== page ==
2. The process of claim 1 wherein said silicone release stratum, said polyester bonding stratum, said polyester support strata and said pressure sensitive adhesive stratum are optically clear 3. The process of claim 1 wherein said pressure sensitive adhesive stratum is water insolublev 4. A process for producing a solar control window, said process comprising the steps of superposing a semi-transparent solar control film upon a window surface with an aqueous liquid therebetween, said solar control film comprising a first polyester self-supporting stratum ranging in thickness from 41 mil to 1 mil, said first polyester self-supporting stratum being optically clear and transparent to visible light, a second polyester self-supporting stratum ranging in thickness from A to 1 mil, said second polyester self-supporting stratum being optically clear and transparent to visible light, an inner bonding stratum between the adjacent faces of said first polyester self-supporting stratum and said second polyester self-supporting stratum, said inner bonding stratum being composed ofa polymer selected from the class consisting of polyesters and acrylate esters, a vapor deposited aluminum stratum on a face of one of said first self-supporting polyester stratum and said second self-supporting polyester stratum in contact with said inner bonding stratum, said vapor deposited aluminum stratum having a thickness of no more than 300 angstrom units and a visible light transmission ranging from 5 percent to 60 percent, and an outer bonding stratum contacting one of the remote faces of said first self-supporting polyester stratum and said second selfsupporting polyester stratum, said outer bonding stratum being tacky, said first polyester self-supporting stratum, said inner bonding stratum, and said vapor deposited aluminum stratum being moisture permeable, at least one of said polyester self-supporting strata containing an ultraviolet light absorbing polymer effective in the range of 200 to 380 nanometers, said inner bonding stratum ranging in thickness from 0.000l to 0.0003 inch, said outer bonding stratum being an optically clear pressure sensitive stratum and being in contiguity with said window surface, squeegeeing said solar control film into intimate contact with said window surface while said pressure sensitive adhesive stratum is deactivated by said aqueous liquid, and permeating said aqueous liquid out of the interface between said pressure sensitive stratum said window surface in order to reactivate said pressure sensitive adhesive stratum.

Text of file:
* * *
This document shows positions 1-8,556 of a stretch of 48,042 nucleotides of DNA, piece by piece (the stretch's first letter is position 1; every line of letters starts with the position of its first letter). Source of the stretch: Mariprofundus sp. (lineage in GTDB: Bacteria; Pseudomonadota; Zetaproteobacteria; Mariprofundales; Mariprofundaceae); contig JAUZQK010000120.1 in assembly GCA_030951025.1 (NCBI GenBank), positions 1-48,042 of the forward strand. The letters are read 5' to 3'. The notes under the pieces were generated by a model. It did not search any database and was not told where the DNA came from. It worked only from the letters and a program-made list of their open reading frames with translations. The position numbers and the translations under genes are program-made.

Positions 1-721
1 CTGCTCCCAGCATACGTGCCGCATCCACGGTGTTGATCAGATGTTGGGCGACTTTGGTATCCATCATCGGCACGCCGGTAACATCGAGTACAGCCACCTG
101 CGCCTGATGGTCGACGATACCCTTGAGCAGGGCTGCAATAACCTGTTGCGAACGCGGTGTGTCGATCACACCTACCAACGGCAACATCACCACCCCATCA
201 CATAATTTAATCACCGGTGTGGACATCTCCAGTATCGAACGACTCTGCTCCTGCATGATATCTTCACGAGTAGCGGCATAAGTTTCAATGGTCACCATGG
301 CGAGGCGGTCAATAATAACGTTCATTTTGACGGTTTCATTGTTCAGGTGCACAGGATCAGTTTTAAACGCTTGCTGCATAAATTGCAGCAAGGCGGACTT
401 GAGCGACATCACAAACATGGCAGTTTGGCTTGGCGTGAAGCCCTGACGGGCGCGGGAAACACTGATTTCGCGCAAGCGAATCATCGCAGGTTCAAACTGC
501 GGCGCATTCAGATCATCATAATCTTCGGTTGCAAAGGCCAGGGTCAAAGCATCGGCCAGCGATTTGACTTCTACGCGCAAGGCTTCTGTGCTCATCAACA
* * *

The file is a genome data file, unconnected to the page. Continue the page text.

5. The flexible solar control film sheet of claim 4, wherein said outer adhesive stratum is composed of a mixture of natural and synthetic rubbers, a tackifier and an organic solvent.